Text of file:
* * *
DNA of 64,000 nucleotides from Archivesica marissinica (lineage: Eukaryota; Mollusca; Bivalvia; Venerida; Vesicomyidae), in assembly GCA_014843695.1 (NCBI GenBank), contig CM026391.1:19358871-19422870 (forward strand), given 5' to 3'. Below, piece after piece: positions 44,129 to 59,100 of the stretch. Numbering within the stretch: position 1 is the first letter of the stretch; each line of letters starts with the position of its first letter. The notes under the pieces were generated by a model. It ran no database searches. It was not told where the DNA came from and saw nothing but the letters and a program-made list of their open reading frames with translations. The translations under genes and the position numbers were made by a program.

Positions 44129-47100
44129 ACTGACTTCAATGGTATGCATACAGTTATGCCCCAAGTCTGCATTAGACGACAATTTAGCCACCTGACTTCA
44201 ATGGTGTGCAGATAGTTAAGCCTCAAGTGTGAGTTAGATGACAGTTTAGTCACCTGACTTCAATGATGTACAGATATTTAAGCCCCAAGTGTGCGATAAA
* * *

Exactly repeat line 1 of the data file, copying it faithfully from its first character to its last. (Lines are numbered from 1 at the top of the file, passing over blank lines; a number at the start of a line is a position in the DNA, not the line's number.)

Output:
DNA of 64,000 nucleotides from Archivesica marissinica (lineage: Eukaryota; Mollusca; Bivalvia; Venerida; Vesicomyidae), in assembly GCA_014843695.1 (NCBI GenBank), contig CM026391.1:19358871-19422870 (forward strand), given 5' to 3'. Below, piece after piece: positions 44,129 to 59,100 of the stretch. Numbering within the stretch: position 1 is the first letter of the stretch; each line of letters starts with the position of its first letter. The notes under the pieces were generated by a model. It ran no database searches. It was not told where the DNA came from and saw nothing but the letters and a program-made list of their open reading frames with translations. The translations under genes and the position numbers were made by a program.